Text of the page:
The Chinese government has requested consultations with the United States at the World Trade Organisation (WTO) regarding the use of the ‘non-market economy’ (NME) methodology in anti-dumping investigations, according to US lawyers Wiley Rein.

The law firm, which represents numerous US industries that oppose China’s request for market economy status, anticipated China’s actions in a report published in 2015

.China’s request is based on the 11 December 2016 expiration of Paragraph 15(a)(ii) of its Protocol of Accession. The Chinese claim that this provision was the sole legal basis for the application of the NME methodology, and that its expiration means WTO members may no longer use the methodology to determine dumping margins.

Opponents of China’s arguments—including the US government—argue that language remaining in the Protocol after the expiration of Paragraph 15(a)(ii) continues to provide clear legal authority for WTO members to apply the NME methodology in accordance with domestic law.

“China’s claim is misplaced,” said Alan H. Price, chair of Wiley Rein’s International Trade Practice. “Despite the fact that provision (a)(ii) expired yesterday, the remainder of Section 15 remains in full force and effect and continues to provide sufficient authority to treat China as an NME. Treating China as a market economy would be an unwarranted step with significant negative ramifications.”

In September 2015, Price co-authored a report entitled The Treatment of China as a Non-Market Economy Country After 2016, which concludes that China is not a market economy. Price represents numerous domestic steel producers and other domestic producers in anti-dumping and countervailing duty investigations. He also advises the US industry and the US Trade Representative in connection with WTO disputes regarding China’s raw material export restrictions.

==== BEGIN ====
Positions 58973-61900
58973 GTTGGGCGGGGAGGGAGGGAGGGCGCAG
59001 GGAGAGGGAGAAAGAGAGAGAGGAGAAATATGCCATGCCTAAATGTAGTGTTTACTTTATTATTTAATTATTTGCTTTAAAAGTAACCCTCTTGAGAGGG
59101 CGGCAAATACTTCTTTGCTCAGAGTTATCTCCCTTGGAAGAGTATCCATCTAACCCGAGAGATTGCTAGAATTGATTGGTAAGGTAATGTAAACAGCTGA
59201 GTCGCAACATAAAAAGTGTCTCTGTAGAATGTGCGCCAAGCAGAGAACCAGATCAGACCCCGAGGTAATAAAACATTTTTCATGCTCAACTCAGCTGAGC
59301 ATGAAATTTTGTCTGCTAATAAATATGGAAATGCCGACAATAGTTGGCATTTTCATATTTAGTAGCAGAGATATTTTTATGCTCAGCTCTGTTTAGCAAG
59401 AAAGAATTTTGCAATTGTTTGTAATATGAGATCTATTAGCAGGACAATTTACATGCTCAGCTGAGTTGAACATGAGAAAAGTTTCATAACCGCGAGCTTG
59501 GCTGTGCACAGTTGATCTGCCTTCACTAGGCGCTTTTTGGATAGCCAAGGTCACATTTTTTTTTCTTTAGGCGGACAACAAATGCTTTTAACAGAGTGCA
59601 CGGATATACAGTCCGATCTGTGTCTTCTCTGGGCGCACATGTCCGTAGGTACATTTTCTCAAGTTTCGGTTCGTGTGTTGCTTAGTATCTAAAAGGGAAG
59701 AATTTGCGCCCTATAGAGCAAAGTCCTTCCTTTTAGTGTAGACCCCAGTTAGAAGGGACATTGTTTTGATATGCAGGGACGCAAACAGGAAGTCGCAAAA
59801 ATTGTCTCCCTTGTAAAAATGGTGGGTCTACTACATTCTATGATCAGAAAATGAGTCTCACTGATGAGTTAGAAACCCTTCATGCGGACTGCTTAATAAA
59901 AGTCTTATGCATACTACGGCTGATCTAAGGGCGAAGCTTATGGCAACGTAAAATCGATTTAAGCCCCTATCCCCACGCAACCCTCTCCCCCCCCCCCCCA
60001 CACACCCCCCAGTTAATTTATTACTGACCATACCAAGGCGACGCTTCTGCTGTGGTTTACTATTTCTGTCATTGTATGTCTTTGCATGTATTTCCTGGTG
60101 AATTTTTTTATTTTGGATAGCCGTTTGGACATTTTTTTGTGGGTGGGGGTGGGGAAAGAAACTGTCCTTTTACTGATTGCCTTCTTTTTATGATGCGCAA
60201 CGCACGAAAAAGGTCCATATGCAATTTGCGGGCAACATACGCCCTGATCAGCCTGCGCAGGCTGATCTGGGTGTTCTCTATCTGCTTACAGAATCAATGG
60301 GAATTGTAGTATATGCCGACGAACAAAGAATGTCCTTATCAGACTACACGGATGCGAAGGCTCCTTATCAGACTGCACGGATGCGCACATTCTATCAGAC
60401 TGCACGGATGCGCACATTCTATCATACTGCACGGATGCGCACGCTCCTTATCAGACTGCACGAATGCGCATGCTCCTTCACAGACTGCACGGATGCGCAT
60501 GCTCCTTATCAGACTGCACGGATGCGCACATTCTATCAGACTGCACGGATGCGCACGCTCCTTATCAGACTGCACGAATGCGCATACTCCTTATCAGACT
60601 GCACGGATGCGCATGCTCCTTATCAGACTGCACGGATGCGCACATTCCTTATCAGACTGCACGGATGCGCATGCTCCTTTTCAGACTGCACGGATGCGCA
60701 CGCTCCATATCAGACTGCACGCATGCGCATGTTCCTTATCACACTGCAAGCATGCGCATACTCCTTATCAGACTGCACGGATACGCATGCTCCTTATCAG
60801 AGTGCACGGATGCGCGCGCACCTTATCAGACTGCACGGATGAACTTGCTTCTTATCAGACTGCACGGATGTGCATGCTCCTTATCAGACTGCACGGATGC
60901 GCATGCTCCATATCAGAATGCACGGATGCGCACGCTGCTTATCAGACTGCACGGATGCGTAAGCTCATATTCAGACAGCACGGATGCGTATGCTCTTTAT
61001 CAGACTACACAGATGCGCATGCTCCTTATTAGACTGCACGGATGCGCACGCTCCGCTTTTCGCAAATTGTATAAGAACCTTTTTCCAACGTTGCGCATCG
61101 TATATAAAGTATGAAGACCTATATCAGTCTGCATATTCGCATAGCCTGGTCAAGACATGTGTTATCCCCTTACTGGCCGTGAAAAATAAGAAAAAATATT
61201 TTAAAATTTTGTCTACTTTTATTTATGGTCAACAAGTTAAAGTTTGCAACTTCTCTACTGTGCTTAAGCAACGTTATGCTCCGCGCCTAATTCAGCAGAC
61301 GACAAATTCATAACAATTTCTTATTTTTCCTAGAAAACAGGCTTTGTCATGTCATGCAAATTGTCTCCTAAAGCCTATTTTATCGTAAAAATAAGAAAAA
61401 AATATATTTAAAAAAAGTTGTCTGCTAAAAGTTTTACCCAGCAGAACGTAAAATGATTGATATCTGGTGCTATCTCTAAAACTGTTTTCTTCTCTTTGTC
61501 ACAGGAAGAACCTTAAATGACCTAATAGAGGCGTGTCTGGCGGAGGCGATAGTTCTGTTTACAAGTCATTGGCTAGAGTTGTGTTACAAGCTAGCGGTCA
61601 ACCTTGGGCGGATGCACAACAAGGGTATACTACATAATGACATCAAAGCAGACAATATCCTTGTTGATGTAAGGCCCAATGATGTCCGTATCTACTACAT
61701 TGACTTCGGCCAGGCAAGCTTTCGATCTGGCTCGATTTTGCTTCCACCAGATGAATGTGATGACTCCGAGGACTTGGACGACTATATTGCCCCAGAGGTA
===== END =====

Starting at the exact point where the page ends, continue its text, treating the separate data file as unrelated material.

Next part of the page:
US law provides six factors to determine whether, as a substantive matter, a country qualifies as a market economy for the purpose of US anti-dumping investigations. If an analysis of those factors demonstrates that prices and costs in the country are not set by market forces, the US Department of Commerce will use ‘surrogate values,’ or prices and costs in a third country at a similar level of economic development, to calculate dumping margins.

According to Wiley Rein, ‘as a substantive matter, the Chinese government continues to intervene extensively in its domestic economy to support domestic firms in international competition. Because economic outcomes are not determined by market forces, standard anti-dumping methodologies do not reflect true margins of dumping and result in incomplete relief for US industries against dumped Chinese imports.’

In February 2016, Price testified before the US-China Economic and Security Review Commission (USCESRC) on this topic, concluding that whether you look at criteria in United States, European Union, or Canadian law—and each government’s approach to China as a major trading partner—China is not a market economy.